Famous Tiger Attack Survivals
1. Gladiators. Roman gladiators fought a variety of animals and didn’t always survive. In fact usually the shows were beasts versus criminals who weren’t given any sort of weapons or protection, and the audience watched with glee as the criminal was gored.
But when actual gladiators took on the beasts, among them tigers, they had spears and
armors. It helped, but it didn’t guarantee survival. The animals weren’t in their natural
habitat and don’t like the taste of human flesh, nor do they generally attack a human who
is on to them, as we’ve learned.
Therefore, these protected gladiators were going against animals who didn’t have much
interest in them.
2. Tiger Swami. During the late nineteenth century, this man supposedly had such great strength he wrestled tigers for fun. There are elements to his story that sound sensationalized – for example, he calls human blood the tiger’s favorite taste, which we know to be untrue.
Tiger Swami is not widely thought to be a fraud, but his book of tiger wrestling is an
autobiography, and there are photos of him – but not wrestling or with any other sort of
There is some skepticism – are the stories even true? Were the tigers drugged, ill, or
tamed in some way? There really is no way to know but evidence is lacking.
3. Sher Shah Shuri. Known as the “Lion King” of India – lion and tiger were the same words among the people who first bestowed this name – this shah supposedly wrestled a tiger with his bare hands in the forest when it tried to attack him. It’s most likely a myth, along with one that says he was over seven feet tall, and others. He was one of India’s greatest rulers and military men, but the tiger story is likely false.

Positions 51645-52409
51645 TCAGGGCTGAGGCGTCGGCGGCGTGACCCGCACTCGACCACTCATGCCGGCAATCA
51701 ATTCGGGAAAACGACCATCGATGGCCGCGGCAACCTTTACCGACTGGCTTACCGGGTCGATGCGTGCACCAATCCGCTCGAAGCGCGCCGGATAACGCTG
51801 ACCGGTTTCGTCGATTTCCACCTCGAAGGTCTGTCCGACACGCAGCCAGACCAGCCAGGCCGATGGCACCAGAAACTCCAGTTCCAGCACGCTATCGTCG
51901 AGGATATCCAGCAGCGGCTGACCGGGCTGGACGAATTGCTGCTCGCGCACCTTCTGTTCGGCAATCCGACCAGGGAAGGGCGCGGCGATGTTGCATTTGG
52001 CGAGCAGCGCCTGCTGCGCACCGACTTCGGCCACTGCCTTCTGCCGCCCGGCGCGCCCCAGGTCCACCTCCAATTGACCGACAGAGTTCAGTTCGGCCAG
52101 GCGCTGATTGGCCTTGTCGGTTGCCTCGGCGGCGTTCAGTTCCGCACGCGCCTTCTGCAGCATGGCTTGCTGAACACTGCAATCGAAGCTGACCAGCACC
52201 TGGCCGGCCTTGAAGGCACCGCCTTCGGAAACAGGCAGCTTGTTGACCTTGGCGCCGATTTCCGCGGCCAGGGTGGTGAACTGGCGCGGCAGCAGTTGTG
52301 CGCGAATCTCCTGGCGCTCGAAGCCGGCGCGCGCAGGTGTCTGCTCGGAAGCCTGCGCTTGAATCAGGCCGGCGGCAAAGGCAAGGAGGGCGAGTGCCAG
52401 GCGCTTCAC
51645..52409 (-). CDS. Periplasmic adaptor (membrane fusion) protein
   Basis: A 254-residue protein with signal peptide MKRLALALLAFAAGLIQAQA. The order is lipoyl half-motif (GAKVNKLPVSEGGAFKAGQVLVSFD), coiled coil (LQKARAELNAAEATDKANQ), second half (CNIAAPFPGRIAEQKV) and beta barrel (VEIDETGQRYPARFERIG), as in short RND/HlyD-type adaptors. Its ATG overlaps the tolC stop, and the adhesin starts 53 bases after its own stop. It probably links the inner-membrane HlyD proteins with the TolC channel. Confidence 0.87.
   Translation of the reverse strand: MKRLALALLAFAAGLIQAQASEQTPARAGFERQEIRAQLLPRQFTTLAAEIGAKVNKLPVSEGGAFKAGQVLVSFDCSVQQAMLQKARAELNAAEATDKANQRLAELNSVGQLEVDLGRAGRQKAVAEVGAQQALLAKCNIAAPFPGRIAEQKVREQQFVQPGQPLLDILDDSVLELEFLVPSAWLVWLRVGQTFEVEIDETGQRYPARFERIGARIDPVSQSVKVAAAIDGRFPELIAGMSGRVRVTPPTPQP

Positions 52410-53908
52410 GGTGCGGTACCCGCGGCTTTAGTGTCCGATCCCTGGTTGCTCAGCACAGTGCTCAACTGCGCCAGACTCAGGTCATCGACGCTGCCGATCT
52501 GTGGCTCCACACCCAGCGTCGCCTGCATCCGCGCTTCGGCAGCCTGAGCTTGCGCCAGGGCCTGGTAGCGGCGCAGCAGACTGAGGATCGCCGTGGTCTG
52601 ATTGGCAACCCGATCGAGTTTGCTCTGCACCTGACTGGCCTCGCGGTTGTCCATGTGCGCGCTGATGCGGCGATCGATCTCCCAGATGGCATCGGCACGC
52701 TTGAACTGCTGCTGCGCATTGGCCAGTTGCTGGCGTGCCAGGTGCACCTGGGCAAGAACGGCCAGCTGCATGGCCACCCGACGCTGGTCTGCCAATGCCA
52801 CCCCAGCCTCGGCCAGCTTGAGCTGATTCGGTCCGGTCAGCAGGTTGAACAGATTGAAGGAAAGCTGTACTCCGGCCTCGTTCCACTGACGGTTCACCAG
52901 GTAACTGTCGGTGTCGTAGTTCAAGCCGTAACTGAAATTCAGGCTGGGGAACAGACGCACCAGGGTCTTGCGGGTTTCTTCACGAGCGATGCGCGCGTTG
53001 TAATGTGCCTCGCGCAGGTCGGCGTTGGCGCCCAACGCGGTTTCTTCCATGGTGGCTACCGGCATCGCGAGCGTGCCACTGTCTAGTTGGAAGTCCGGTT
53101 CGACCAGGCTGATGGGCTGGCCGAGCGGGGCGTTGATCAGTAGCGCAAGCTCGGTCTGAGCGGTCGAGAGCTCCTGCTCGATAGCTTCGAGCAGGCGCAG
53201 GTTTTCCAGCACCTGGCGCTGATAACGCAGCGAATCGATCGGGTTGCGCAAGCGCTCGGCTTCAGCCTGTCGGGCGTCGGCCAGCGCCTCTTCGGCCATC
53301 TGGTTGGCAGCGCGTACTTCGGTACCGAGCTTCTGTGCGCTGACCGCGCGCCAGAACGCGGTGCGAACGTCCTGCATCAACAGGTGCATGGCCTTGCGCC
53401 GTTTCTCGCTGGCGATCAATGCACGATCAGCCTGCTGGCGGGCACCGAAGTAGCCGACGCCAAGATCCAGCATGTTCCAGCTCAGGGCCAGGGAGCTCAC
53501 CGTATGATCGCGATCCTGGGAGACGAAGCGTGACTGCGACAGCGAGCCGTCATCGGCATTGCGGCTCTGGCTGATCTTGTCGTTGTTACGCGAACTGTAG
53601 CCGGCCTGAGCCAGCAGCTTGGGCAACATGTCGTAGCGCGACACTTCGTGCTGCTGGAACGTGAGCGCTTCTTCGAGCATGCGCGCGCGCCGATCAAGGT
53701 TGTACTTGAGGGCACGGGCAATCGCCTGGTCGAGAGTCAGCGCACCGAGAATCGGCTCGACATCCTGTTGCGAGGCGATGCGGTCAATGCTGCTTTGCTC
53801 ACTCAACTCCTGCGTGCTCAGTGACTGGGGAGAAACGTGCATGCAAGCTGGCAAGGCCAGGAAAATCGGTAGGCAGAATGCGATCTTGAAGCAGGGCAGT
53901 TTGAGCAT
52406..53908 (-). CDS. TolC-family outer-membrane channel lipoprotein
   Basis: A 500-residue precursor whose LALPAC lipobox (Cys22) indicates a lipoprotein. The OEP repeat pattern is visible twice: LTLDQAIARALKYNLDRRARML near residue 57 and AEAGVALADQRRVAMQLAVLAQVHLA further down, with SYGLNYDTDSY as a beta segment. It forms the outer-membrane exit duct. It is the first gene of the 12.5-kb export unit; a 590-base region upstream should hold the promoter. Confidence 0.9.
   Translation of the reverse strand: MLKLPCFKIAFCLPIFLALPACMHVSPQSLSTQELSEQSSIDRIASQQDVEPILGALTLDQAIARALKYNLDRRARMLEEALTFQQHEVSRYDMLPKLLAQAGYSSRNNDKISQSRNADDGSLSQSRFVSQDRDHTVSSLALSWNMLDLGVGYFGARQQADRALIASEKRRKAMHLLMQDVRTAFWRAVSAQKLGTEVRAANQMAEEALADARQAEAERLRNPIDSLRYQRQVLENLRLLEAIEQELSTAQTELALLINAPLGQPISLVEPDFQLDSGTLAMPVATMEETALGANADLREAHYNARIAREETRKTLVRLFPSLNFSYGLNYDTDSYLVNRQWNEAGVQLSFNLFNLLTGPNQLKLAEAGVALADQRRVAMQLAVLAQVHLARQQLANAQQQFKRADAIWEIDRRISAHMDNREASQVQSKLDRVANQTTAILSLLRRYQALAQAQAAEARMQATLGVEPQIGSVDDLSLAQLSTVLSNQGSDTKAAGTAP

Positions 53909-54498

4. Gogen Yamaguchi. Another autobiographical tale, this martial artist was captured by the Russians in World War II and kept as a prisoner of war. He was locked in a cell with the tiger, which was expected to devour him, but he killed it with his bare hands. Again, there are no witnesses.
5. Roy Horn. Now here’s a believable survival story, and not just because it’s modern-day with many witnesses. Half of magician duo Siegfried and Roy, Horn was attacked by his pet tiger, raised in captivity, who had never shown any sign of violence.
He and his partner later claimed the cat had been trying to play with him – and it’s likely
true, since Horn survived. But Horn passed out and was taken to the hospital, and he’s
been partially paralyzed ever since the incident almost fifteen years ago.
So – could you survive a tiger attack? The answer depends! You can very easily avoid one, so yes!
But if you find yourself in the middle of a tiger attack, you’re probably having the last interesting experience of your life, and what a shame you won’t get to tell the story! It’s possible to survive but that’s based on pure luck, and your luck is likely a bit thin if you’re staring down a tiger.
Focus on avoiding attacks in the first place, and you’ll surely have plenty more stories to tell – even if they have nothing to do with tigers because you never run into one!